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Mr. LEAHY. Madam President, I will be speaking shortly on matters of immigration. I just wanted to report to the Senate that since February the Senate Judiciary Committee has held six hearings on immigration. We concluded the last one yesterday with the testimony of Secretary Janet Napolitano.
In all, we have had dozens of hearings on immigration in the last couple of years, but these six were especially important for the Senate and for our work in the Judiciary Committee. Tomorrow we will put the immigration bill on the Judiciary Committee's agenda.
Under our normal practice, I have consulted with the ranking member. We both agree. The bill would be held over until the first Thursday we come back from our early May recess. This actually works well because it will give all members of the committee, and those Senators not on the committee, more time to read it.
Once we start marking up the bill and voting on it in committee, it would be my intention to not go Thursday to Thursday, which is normal committee procedure, but to hold markups several days a week. I am told that people do not intend to delay this immigration bill for the sake of delay, and I hope that is so. This is too important an issue.
Madam President, I suggest the absence of a quorum.
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Mr. LEAHY. Madam President, to go back, earlier this morning I spoke of the immigration hearings we have held in the Judiciary Committee and how important they are, not only to the Senate but to the country.
It was an extraordinary series of hearings. Forty-two witnesses spoke about the need for meaningful immigration reform. I believe there is a chance to have real immigration reform this year, the kind of reform that our great and wonderful country deserves. This is a country where every one of us is a child, grandchild, or great grandchild of immigrants; a country where a large percentage of the major Fortune 500 companies were started by immigrants.
We heard from ``Dreamers'' and farmers, business people, religious leaders, economists, government officials, practitioners, law enforcement advocates, and others. We heard from those opposed to comprehensive immigration reform, and we heard from those who support it.
Since the bipartisan legislation was introduced a week ago, we held 3 days of hearings with live testimony from 26 witnesses. I have accommodated many member requests. I worked with ranking member Chuck Grassley to ensure that all viewpoints were heard. In fact, no witness he suggested was denied the opportunity to appear and testify. I think we all realize--whether Republican or Democrat--no matter how we may vote, we should have a clear record.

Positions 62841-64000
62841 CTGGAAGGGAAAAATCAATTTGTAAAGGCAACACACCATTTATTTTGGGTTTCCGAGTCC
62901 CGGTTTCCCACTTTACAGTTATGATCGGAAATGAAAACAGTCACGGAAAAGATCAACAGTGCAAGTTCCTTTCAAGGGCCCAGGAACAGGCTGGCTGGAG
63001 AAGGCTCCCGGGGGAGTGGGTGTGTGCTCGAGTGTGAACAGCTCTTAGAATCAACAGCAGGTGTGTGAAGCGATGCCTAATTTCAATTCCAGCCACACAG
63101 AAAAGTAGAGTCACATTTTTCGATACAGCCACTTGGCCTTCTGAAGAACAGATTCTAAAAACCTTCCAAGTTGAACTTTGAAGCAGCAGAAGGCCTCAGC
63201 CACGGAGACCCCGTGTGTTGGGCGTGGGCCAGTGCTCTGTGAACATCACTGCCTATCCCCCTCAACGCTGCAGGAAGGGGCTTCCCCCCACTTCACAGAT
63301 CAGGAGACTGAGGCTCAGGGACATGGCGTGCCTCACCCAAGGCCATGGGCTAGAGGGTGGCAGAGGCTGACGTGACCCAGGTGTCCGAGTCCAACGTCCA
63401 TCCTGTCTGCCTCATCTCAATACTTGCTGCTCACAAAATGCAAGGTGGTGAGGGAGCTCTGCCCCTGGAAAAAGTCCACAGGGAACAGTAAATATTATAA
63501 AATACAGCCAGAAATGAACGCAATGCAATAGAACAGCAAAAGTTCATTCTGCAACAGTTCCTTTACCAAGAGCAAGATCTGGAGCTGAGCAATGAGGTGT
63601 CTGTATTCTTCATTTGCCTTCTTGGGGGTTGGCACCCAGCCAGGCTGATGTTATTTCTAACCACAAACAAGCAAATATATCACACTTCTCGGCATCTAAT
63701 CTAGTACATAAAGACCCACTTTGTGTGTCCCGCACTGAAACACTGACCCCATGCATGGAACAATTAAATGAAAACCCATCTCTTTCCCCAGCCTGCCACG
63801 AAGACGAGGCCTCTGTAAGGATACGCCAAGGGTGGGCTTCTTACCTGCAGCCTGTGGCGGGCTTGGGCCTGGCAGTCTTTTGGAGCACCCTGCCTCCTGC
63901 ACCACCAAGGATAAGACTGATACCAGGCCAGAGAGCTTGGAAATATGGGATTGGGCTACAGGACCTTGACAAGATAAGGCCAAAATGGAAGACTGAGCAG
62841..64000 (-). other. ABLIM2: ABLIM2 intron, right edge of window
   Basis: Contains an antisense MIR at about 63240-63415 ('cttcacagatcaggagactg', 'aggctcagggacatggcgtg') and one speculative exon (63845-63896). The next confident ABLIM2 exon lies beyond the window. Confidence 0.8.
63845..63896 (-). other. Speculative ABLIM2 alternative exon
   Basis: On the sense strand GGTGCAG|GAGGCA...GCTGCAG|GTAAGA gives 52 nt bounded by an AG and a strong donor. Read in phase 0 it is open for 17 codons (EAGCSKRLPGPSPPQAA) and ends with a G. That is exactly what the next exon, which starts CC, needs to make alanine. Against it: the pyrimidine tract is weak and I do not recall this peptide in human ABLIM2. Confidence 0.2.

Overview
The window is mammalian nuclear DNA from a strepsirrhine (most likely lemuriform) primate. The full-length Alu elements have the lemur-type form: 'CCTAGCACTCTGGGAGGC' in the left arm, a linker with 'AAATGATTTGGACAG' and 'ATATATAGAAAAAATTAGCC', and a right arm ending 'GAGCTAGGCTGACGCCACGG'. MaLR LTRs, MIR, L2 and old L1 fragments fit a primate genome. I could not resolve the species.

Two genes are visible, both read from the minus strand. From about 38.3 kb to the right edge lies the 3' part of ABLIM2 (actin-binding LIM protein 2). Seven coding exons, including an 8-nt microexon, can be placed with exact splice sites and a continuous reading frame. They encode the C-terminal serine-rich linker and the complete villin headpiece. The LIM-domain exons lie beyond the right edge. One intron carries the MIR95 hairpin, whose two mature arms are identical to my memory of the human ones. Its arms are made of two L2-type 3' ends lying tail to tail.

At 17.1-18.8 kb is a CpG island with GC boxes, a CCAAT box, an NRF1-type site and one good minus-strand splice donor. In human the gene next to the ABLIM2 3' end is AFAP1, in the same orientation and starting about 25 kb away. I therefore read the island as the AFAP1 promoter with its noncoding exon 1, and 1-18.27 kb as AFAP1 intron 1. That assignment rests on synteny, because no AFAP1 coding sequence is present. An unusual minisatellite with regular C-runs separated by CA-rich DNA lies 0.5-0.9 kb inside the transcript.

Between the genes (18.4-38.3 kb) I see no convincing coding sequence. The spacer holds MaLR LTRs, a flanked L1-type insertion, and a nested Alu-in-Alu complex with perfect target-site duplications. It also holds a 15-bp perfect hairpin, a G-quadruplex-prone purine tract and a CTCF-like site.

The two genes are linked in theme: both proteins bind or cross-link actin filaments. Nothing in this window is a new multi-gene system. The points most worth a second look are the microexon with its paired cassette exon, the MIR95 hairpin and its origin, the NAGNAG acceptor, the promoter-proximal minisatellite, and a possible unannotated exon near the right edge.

I asked Secretary Napolitano to return to testify, again, even though she just did so in February. She was scheduled last week. But with the horrific circumstances in Boston, of course we all understood why she had to cancel that appearance. She came yesterday and answered every single question asked of her.
As I said earlier, when we meet tomorrow the right will be exercised under our committee rules to hold over the immigration reform bill for a week. I have discussed this with Senator Grassley, and I think we both agree that this is a wise thing to do, to hold it over and give people that extra time to read the bill. Next week is a recess week, so we will be able to turn to marking up the legislation in May. By that point, the bill will have been publicly available for three weeks before we vote on any aspect of it or consider any amendments offered to it. Everybody will have had a chance to see it. We live-streamed all the hearings. All of this is on the Judiciary Committee Web site.
The legislative proposal we are examining is a result of the significant work on a bipartisan compromise. I do not want to see comprehensive immigration reform fall victim to entrenched or partisan opposition even though it may well exist. In the course of my hearings I quoted my dear friend of many years, Ted Kennedy, one of the lions in this body. In the summer of 2007, he and I had worked very closely with former President George W. Bush to pass comprehensive immigration legislation. But that immigration reform was being blocked in the Senate. He spoke of our disappointment. He said:
But we are in this struggle for the long haul. Today's defeat will not stand. As we continue the battle, we will have ample inspiration in the lives of the immigrants all around us.
From Jamestown, to the Pilgrims, to the Irish, to today's workers, people have come to this country in search of opportunity. They have sought nothing more than a chance to work hard and bring a better life to themselves and their families. They come to our country with their hearts and minds full of hope.
I urge all Senators to consider the recent testimony of Jose Antonio Vargas, Gaby Pacheco, and the families who can be made more secure by enacting comprehensive immigration reform.
The dysfunction in our current immigration system affects all of us. I hope that our history and our decency can inspire us finally to take action to reform our immigration laws. I know this is something my maternal grandparents, who were so proud to come to this country, speaking a different language, beginning a business, raising a family, seeing their grandson become a Member of the Senate, I know that is the way they would feel.
I know my wife's parents, who came to this country speaking a different language, having their children here in the United States and having stood with Marcelle and me and my parents when I was sworn into the Senate, and then watching these children and grandchildren, understand what a wonderful country this is.
We are a great and good country. But we are also a country that becomes greater and better because of the diversity brought to our shores. That is true from the beginning of this country to today. Let's make it possible.